The Band of Joy, with Greg Leisz filling in for the absent Darrell Scott, performed the song "Monkey" -- but not before Allman Brothers Band leader Greg Allman got in a quick comment: "Did you ever think you'd be sittin' here in the Ryman [Auditorium] watching Robert Plant and the Band of Joy?"

    Posted at 4:36 PM


  3. NASHVILLE, October 13, 2011 – Robert Plant's Band of Joy picked up album of the year honors, and Buddy Miller earned an Artist of the Year nod, during the Americana Music Association's 10th Annual Honors and Awards tonight at Nashville's historic Ryman Auditorium.

    The event celebrated a year of the best in roots music. It opened with a moving tribute to the late John Hartford, represented by an unaccompanied banjo and bolo hat side stage, followed by Buddy Miller, Emmylou Harris, Alison Krauss, Jerry Douglas and Don Was performing "I'll Fly Away" in celebration of the 10th Anniversary of the O' Brother Where Art Thou? soundtrack.

    Jim Lauderdale served again as master of ceremonies, his ninth in-a-row, while Miller led an all-star house band comprised of famed record producer Don Was on bass, Cody and Luther Dickinson on drums, guitars and various other instruments, Greg Leisz on steel guitar and John Deaderick on keys. Adding harmonies were The McCrary Sisters: Ann, Regina and Alfreda.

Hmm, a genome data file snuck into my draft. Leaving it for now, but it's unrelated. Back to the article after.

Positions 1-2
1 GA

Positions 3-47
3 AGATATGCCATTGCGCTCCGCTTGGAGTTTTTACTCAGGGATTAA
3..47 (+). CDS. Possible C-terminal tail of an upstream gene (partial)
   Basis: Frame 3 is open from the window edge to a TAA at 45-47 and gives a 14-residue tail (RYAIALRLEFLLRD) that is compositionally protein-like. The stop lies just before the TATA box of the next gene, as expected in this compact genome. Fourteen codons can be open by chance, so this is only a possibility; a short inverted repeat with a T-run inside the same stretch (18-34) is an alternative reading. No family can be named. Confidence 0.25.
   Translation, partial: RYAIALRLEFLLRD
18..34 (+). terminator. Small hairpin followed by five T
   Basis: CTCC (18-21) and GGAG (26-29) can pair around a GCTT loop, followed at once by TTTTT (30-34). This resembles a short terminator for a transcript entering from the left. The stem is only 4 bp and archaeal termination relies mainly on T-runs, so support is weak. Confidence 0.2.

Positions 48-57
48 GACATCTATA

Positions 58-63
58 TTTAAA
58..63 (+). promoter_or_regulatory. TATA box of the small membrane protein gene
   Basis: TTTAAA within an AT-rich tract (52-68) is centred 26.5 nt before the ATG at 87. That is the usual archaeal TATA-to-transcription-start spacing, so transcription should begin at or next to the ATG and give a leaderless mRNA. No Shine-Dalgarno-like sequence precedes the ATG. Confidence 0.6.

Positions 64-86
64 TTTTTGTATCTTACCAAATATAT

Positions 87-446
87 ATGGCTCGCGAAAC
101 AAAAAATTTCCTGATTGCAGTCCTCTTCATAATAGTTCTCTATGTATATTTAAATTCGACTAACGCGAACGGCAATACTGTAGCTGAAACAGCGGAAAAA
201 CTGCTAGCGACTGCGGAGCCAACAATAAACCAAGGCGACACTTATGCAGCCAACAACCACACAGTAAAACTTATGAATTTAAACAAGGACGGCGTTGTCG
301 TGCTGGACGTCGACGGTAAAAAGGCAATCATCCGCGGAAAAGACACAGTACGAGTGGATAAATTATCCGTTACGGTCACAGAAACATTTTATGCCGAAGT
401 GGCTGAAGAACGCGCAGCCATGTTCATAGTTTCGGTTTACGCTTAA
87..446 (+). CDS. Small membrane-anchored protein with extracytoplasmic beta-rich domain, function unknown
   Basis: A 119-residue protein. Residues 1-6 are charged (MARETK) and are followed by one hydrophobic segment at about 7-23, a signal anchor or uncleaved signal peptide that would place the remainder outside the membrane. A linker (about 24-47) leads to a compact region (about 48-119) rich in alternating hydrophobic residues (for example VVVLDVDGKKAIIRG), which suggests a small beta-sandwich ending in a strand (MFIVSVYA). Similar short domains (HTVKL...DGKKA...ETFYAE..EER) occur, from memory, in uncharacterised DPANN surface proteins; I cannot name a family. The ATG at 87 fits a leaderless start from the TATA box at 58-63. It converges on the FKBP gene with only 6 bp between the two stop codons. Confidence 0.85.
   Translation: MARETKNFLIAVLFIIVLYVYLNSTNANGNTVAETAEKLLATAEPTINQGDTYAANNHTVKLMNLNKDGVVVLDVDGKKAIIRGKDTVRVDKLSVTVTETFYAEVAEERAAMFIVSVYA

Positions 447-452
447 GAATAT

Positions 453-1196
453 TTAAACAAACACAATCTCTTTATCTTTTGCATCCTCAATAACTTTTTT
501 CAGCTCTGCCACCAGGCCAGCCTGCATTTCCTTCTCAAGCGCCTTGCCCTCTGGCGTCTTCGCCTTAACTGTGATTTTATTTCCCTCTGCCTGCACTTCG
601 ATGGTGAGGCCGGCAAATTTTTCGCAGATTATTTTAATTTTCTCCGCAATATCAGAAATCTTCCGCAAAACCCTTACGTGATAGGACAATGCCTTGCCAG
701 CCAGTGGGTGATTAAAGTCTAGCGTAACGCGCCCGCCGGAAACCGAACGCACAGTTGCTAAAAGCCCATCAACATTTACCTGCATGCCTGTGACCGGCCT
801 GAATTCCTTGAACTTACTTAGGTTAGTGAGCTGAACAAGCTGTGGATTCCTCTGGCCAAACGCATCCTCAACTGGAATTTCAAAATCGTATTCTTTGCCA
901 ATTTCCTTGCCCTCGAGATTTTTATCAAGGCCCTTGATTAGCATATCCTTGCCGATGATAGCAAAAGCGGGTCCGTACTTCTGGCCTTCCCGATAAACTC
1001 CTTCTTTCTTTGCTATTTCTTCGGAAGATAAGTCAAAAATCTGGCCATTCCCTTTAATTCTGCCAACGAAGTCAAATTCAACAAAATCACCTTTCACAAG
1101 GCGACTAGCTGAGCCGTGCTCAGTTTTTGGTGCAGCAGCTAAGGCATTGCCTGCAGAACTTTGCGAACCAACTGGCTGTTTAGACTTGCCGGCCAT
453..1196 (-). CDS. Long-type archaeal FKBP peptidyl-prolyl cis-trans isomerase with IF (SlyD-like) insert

It was a big night for Miller, winning not only the Artist of the Year Award, but adding another Instrumentalist of the Year Award to his treasure chest of Americana trophies, now totaling twelve. Raul Malo and Carrie Rodriguez handed him the award. Keb Mo and Marshall Chapmann presented him with the Artist of the Year.

    The 2009 New/Emerging Artist Justin Townes Earle cemented his place as one of Americana Music's heirs apparent by picking up Song of the Year for "Harlem River Blues." John Oates and Mindy Smith presented.

    The Avett Brothers walked away with another Duo/Group of the Year win, their third after winning in 2007 and 2010 and fourth overall, while Mumford and Sons were crowned New/Emerging Artist of the Year. Mark Olsen and Gary Louris of The Jayhawks presented the Duo/Group Award; The Greencards, winners in 2006, presented New/Emerging Artist.

    Other award highlights of the night included a tearful Lucinda Williams accepting the Lifetime Achievement Award for songwriting from record executive Luke Lewis, who last year earned the Lifetime Achievement Award for Executive. She followed it with a haunting performance of "Blessed."

    Joining Williams in the Lifetime Achievement categories, the legendary Gregg Allman received the Lifetime Achievement Award in Performance. Allman is one of the architects of Southern Rock and member of the Allman Brothers Band. Keb Mo handled the presenting honors.

    Alison Krauss gave the Lifetime Achievement Award for Instrumentalist to Jerry Douglas, equally revered for his solo work, session playing, and as a longtime member of Krauss' Union Station.

    R&B Legend Candi Staton presented the Jack Emerson Lifetime Achievement for Executive to Rick Hall, whose groundbreaking production work at FAME Studios created the Muscle Shoals sound, a unique style that crossed musical formats. Afterward, she took to the Ryman stage to sing her hit "Heart On A String."